July the 19th, 2013
50th Convocation, IIT Madras.Dear Insti,
So this is it, isn’t it? Why does saying bye have to be this difficult? This heavy? Well, nonetheless, this is the time I said bye. This is the time I told you how much you mean to me, how I have come to be the way I am because of you and why I call the four years spent with you the best four years of my life so far. I still remember the day I got the admit letter saying that I am enrolled into the CSE department…
But before that, I must thank you for two very important lessons you taught me. One, the harsher one, even before I got the admit letter, and the other, a reassuring one, more of a gradual realization as I got to know you more and better.
It is hardly the case that you will get what you want. The sooner you accept it the better. Well, I was way more infatuated by your sister in Mumbai! I wanted to get into IITB (CSE, obviously) so desperately that it was very hard for me to come to terms with my limits. Should I write JEE again? There was no way I was going to do any better in JEE than what I had already done. Hence, since the day of JEE results, I kept convincing myself that other IITs are also going to be as great.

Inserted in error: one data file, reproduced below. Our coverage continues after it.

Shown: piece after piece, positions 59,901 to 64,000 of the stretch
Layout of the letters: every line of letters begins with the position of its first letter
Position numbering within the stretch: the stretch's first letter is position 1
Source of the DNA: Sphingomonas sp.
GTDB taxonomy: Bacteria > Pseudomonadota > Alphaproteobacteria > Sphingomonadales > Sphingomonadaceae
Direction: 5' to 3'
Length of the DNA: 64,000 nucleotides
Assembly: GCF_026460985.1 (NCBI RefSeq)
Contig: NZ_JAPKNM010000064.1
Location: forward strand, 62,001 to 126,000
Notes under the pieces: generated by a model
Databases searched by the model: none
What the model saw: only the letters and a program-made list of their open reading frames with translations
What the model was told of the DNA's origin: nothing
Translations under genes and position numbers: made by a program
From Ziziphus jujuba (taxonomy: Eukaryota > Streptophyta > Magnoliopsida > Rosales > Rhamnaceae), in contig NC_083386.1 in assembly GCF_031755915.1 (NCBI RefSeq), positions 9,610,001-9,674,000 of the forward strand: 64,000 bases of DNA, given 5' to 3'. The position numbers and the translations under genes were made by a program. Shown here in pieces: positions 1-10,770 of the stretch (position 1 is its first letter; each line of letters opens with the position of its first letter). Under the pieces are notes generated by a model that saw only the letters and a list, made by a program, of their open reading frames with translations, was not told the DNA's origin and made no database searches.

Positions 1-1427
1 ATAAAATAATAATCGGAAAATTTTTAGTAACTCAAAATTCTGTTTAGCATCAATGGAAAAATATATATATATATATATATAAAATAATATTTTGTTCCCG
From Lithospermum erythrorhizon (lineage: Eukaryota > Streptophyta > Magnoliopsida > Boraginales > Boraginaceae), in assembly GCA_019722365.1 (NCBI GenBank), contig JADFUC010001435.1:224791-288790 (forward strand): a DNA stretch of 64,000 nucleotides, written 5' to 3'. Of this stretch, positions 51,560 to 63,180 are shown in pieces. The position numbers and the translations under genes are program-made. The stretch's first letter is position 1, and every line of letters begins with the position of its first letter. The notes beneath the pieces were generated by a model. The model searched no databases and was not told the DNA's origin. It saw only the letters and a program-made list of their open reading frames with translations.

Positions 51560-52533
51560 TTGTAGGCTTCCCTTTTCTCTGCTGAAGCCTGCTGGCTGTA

Just because you wanted something, doesn’t imply that what you got instead will be any inferior. By the time three months had passed, the IITB dream had blurred into a distant haze — glowing but unreachable. Attractive; but in the attraction lay the acceptance of separation. Still triggering the pangs of pain of something I could not achieve, but numbed down and ameliorated by your soothing presence! After all, you would give me everything I wanted… and much more.